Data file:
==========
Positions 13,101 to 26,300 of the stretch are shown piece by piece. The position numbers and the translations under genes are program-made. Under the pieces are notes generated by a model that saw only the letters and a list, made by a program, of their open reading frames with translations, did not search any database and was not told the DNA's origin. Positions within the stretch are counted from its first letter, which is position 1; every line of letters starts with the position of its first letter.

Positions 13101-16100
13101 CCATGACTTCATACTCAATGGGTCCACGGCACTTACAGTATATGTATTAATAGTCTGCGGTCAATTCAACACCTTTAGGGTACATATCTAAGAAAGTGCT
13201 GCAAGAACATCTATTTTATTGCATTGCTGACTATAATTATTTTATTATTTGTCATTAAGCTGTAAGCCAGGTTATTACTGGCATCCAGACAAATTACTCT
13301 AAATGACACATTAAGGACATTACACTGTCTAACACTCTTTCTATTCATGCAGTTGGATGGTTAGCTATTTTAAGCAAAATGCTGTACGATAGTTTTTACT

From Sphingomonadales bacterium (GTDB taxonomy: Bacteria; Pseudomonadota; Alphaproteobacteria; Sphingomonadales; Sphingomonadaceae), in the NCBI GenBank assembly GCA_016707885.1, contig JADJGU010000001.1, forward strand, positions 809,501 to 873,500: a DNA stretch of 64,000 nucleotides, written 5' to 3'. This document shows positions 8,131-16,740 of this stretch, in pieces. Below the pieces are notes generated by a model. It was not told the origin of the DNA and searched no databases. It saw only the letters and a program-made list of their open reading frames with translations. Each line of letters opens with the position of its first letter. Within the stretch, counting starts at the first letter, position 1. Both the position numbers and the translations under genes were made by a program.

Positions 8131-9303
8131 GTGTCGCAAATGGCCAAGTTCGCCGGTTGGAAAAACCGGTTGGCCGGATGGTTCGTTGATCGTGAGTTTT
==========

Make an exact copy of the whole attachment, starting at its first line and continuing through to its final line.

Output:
Positions 13,101 to 26,300 of the stretch are shown piece by piece. The position numbers and the translations under genes are program-made. Under the pieces are notes generated by a model that saw only the letters and a list, made by a program, of their open reading frames with translations, did not search any database and was not told the DNA's origin. Positions within the stretch are counted from its first letter, which is position 1; every line of letters starts with the position of its first letter.

Positions 13101-16100
13101 CCATGACTTCATACTCAATGGGTCCACGGCACTTACAGTATATGTATTAATAGTCTGCGGTCAATTCAACACCTTTAGGGTACATATCTAAGAAAGTGCT
13201 GCAAGAACATCTATTTTATTGCATTGCTGACTATAATTATTTTATTATTTGTCATTAAGCTGTAAGCCAGGTTATTACTGGCATCCAGACAAATTACTCT
13301 AAATGACACATTAAGGACATTACACTGTCTAACACTCTTTCTATTCATGCAGTTGGATGGTTAGCTATTTTAAGCAAAATGCTGTACGATAGTTTTTACT

From Sphingomonadales bacterium (GTDB taxonomy: Bacteria; Pseudomonadota; Alphaproteobacteria; Sphingomonadales; Sphingomonadaceae), in the NCBI GenBank assembly GCA_016707885.1, contig JADJGU010000001.1, forward strand, positions 809,501 to 873,500: a DNA stretch of 64,000 nucleotides, written 5' to 3'. This document shows positions 8,131-16,740 of this stretch, in pieces. Below the pieces are notes generated by a model. It was not told the origin of the DNA and searched no databases. It saw only the letters and a program-made list of their open reading frames with translations. Each line of letters opens with the position of its first letter. Within the stretch, counting starts at the first letter, position 1. Both the position numbers and the translations under genes were made by a program.

Positions 8131-9303
8131 GTGTCGCAAATGGCCAAGTTCGCCGGTTGGAAAAACCGGTTGGCCGGATGGTTCGTTGATCGTGAGTTTT